[Review] Bleak Night/The Keeper – 파수꾼

IT’S 10 PM.  DO YOU KNOW WHERE YOUR CHILDREN ARE?

The English title of the film is called Bleak Night, however The Keeper is a more accurate translation of 파수꾼 (Pa Soo Ggoon) which literally means a lookout or guard.  The film starts with the death of a high school student, Gi tae (Lee Je Hoon), and a father in mourning (Jo Sung Ha) searching for reasons behind his son’s suicide.  He goes around to Gi tae’s two best friends: Hee Joon (Park Jung Min) and Dong Yoon (Seo Joon Young).

This is Director Yoon Sung Hyun’s film academy graduation project.  Director Yoon casted three young actors who convincingly portrayed three immature, delinquent teenagers.  The movie reminds me of the movie Bully for the type of story it is as well as the young talent starring in it.  As an adult, there is an impenetrable wall that is the world of teenagers.  Teenagers are as tight-lipped about their circle as prison gang members and the glimpse of these boys’ world wasn’t clichéd or overdone.  It was simply honest.

Gi tae’s father is our catalyst as his quest introduces us to the secret world of these band of brothers.  However, we are privy to information that the father doesn’t get access to as we get to see flashbacks which shows the relationships of the boys.  Jo Sung Ha’s character is weaved through the narrative as the soft-spoken, grieving father who contrasts greatly with the Hee Joon and Dong Yoon point of view insights into his alpha-male son, Gi tae.  We never see an interaction between father and son.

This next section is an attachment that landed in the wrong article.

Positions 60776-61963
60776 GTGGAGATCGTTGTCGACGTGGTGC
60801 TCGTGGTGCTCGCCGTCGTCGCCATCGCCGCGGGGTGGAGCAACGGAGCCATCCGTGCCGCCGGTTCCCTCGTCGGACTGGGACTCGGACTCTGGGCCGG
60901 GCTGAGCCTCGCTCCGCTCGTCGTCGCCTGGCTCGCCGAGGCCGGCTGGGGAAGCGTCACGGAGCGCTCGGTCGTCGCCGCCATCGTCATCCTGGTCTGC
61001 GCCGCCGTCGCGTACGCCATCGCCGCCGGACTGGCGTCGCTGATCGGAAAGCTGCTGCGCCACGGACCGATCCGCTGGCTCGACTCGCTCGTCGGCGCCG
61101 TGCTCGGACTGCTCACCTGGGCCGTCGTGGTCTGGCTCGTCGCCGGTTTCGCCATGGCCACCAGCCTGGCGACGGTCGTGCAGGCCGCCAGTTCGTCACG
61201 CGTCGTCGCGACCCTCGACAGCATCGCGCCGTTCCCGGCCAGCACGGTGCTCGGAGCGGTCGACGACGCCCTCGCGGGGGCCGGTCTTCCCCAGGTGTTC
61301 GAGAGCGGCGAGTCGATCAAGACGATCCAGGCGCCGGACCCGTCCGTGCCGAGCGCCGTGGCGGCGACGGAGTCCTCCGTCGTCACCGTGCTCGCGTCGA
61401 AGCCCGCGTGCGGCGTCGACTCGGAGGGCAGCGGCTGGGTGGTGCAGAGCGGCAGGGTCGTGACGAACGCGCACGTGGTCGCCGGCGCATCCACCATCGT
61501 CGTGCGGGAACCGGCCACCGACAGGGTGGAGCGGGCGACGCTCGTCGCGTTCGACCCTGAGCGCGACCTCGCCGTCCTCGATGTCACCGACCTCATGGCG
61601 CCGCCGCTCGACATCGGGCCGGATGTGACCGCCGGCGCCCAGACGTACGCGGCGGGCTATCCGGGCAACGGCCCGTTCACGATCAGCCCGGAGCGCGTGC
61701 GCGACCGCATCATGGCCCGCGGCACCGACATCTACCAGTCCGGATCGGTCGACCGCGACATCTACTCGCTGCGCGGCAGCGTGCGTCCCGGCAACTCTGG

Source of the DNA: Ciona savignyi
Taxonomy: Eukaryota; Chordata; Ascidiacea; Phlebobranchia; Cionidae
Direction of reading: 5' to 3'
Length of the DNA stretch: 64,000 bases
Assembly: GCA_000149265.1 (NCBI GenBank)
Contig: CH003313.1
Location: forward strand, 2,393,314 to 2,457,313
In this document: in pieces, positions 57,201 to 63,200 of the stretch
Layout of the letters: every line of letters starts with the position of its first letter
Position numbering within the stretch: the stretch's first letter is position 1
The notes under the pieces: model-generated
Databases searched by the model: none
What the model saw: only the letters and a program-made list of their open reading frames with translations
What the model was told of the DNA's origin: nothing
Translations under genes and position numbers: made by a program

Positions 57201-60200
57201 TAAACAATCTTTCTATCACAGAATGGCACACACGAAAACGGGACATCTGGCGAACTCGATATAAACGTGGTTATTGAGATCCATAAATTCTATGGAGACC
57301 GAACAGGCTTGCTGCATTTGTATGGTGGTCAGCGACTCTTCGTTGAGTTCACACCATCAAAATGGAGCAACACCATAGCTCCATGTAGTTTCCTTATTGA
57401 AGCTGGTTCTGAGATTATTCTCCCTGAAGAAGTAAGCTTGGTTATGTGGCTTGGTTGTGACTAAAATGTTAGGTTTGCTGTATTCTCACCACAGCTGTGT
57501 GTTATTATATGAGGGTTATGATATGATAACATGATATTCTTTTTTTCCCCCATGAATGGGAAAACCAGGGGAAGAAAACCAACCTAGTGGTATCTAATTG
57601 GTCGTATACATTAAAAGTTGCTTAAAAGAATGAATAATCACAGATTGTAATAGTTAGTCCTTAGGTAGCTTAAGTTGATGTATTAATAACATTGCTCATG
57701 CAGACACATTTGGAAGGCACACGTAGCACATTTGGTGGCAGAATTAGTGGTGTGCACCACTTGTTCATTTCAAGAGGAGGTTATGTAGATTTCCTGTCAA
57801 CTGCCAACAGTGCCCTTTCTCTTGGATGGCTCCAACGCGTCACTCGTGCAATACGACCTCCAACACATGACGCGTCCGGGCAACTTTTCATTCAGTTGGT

To me, that felt intentional as the point of the film is to give us an idea of what may have lead to the boy’s death and to show how detached the father is from this world.  Similarly Hee Joon tells Gi tae’s father in the film: “The image of your son with you and the image of him with his friends are very different.”  I think this is where I find the title of the film to be so significant as the conversations with teens don’t seem to reveal much to the father.  Despite the fallout of the friendship and a mourning father’s request, in a way, they are still protecting each other and the world they transiently residing in.

The film was the official 2010 selection of the Busan Film Festival.  However, I could see why the film couldn’t go much farther than that.  The film can be a little confusing at times as it goes back and forth between the past and the present.  The ending is also a little vague and while I don’t think the film required a definitive ending, I didn’t even realize the film was over because well… it just didn’t feel like it was over.  Despite that, the film is a fascinating character study.

Rating

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